Featured Interview With Joss Sheldon
Tell us a little about yourself. Where were you raised? Where do you live now?
I was raised in suburbia; in a place which was neither near the beating heart of London city, nor near the tranquility of the countryside. A bit of a nonentity, really, known as Barnet. I tried living in the city. I loved London and Bristol for their gigs and theatres. But, in the end, I settled on living close to nature.
These days, I live in a forest, in a Bulgarian national park. My wife and I are trying to be self-sufficient. We’ve planted fruit trees and some veg, and we’re trying to raise chickens, ducks, bees and fish. But we’re not very good! We’re making lots of mistakes, but hopefully we’ll improve.
As for pets, we have one dog called Fatty, who isn’t that fat. He was a chubby little puppy when he first wandered into our house and demanded to be adopted, but he’s thinned out as he grown. We have a cat called Purry, who only purrs a little. He was a street cat who we adopted. And we have another cat called Mao Mao, who adopted us. She does meow a lot. She’s actually a boy, but she self-identifies as a girl. She even wears a pink collar.
At what age did you realize your fascination with books? When did you start writing?
I didn’t really enjoy reading that much as a youngster. It was something I was made to do, and I don’t really appreciate being made to do things. I value my freedom.
When I stopped studying English at school, a friend lent me a copy of a Clockwork Orange. That really opened my eyes. It was so different to the books that had been forced on me as a youngster, so raw, so rebellious. It even broke the rules; creating a new language, adding words an English teacher would never use. That encouraged me to read for myself.
When did I start writing?
At about aged four, I guess. That’s when a teacher forces a pen into your hand and makes you write. Ugh!
I became an author aged thirty, however, back in December 2012. I jacked in the day job, said “See ya later” to England, headed for the Indian Himalayas, and began to type. The rest, as they say, is history.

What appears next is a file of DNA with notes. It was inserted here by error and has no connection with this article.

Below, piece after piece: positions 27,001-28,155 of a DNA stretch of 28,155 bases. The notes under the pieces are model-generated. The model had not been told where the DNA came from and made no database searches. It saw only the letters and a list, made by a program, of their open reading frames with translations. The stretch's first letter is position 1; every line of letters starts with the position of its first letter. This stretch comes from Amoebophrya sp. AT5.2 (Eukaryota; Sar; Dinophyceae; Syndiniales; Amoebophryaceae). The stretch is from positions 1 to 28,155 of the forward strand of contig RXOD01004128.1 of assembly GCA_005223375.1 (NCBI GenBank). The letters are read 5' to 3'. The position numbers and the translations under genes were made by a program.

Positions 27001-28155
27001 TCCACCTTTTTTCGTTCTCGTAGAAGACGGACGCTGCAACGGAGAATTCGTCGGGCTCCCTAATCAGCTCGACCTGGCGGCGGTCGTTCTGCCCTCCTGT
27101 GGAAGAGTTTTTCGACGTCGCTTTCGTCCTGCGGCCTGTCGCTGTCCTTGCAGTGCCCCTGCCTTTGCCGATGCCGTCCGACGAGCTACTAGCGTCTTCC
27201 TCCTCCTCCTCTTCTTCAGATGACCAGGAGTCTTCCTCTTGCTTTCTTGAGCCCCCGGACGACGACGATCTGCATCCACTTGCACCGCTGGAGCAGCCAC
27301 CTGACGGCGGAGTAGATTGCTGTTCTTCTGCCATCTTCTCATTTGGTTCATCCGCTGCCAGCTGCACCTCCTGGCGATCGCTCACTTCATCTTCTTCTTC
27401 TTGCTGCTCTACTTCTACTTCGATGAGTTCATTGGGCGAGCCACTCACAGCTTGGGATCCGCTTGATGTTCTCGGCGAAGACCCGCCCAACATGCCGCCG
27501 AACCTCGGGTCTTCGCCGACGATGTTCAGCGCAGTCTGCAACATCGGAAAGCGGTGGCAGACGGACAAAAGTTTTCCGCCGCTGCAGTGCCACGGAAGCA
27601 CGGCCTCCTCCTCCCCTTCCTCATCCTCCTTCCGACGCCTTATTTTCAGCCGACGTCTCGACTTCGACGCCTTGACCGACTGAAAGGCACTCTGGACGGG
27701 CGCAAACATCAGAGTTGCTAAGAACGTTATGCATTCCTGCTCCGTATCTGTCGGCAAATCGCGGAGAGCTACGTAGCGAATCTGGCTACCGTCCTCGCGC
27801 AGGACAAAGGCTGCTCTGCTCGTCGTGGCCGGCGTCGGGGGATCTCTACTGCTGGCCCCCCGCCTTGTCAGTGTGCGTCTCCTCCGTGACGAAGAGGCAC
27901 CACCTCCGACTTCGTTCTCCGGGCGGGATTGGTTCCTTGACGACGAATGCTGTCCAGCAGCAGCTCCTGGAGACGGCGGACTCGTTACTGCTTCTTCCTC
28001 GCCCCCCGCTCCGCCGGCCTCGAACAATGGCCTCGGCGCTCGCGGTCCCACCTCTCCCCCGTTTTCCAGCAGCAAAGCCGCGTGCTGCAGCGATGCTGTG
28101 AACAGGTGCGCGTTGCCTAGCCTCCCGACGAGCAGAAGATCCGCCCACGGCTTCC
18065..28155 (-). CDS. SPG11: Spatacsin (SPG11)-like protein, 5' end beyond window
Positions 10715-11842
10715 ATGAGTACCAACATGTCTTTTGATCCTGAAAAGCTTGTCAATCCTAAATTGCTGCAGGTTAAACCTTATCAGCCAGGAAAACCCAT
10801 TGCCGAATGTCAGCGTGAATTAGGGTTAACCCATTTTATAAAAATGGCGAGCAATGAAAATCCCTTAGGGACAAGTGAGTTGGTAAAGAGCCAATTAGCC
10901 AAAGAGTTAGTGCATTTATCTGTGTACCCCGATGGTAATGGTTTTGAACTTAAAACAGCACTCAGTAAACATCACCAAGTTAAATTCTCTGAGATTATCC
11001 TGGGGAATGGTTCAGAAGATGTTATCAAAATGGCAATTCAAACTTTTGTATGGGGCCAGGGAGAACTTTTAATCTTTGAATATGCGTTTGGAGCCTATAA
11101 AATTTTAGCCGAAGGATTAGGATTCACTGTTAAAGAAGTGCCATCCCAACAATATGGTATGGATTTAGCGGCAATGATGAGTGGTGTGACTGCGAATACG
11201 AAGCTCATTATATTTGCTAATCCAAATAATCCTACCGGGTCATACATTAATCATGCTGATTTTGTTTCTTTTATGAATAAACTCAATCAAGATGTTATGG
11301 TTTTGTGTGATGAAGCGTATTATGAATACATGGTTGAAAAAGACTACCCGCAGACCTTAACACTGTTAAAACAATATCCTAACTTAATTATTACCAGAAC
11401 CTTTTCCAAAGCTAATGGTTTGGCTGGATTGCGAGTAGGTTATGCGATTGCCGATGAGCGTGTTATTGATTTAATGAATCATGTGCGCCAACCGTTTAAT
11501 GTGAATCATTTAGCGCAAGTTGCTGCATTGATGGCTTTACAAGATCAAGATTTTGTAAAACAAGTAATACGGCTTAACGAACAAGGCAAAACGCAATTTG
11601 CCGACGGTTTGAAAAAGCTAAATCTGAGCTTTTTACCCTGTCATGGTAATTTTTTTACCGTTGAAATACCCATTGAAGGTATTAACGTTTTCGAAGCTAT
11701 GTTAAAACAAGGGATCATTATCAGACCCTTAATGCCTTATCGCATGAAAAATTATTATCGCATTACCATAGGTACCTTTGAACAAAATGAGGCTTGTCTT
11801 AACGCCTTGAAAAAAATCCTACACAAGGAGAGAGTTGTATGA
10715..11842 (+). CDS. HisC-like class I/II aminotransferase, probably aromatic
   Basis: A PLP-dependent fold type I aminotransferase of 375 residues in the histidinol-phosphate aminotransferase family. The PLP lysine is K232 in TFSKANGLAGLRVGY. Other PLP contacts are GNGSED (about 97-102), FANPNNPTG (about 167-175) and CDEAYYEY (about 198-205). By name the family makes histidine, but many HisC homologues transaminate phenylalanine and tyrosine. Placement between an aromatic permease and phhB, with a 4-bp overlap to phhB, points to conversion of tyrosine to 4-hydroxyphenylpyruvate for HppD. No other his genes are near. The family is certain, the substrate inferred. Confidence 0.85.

Who are your favorite authors to read? What is your favorite genre to read. Who Inspires you in your writings?
David Graeber sadly passed away a couple of days ago. I can’t believe that. It’s so sad. The guy was an utter legend, and a true inspiration. His book, “Debt”, inspired me to write Money Power Love. “Bullshit Jobs” inspired the third section of Occupied and all of Individutopia. I quote the guy regularly in “DEMOCRACY: A User’s Guide”.
George Orwell and Salman Rushdie are also big inspirations. They’re like the kings of political fiction, aren’t they?
Gabriel García Márquez’s style, in “Love in a Time of Cholera”, really helped me to write Money Power Love. I re-read some Kafka and “A Brave New World” before writing “Individutopia”. And I had fun putting in Shakespearean insults into my first book, “Involution & Evolution”. That guy sure did have a way with words!
I love reading stuff by Naomi Klein, Owen Jones, Paulo Coelho, Milan Kundera, Ha-Joon Chang, Dan Ariely – to name just a few of the greats.
Tell us a little about your latest book?
It’s blimming amazing and you should read it. You should get your mum and your gran and your gran’s weird friend to read it too. You know, the one with purple hair and the lazy eye. Hell! You should even get your dog to read. Why not?
Seriously, “DEMOCRACY: A User’s Guide” is pretty good, if I don’t say so myself.
It’s about democracy, but not as you know it. It takes a look at democracy throughout history, from the hunter-gatherers, to the Medieval Guilds and the Commons, right on through to modern developments like Liquid Democracy and Deliberative Democracy. Then it takes a look at democracy in education, the media, polices forces and armies. And then it takes a look at economic democracy.
It’s packed full with research, and also with anecdotes and stories. Yeah, it’s about a serious subject, but it’s written in a chatty, informal, accessible style. It’s super relevant; offering up practical, real world solutions to society’s problems. And readers seem to love it. The five-star reviews have been flying in from all angles.
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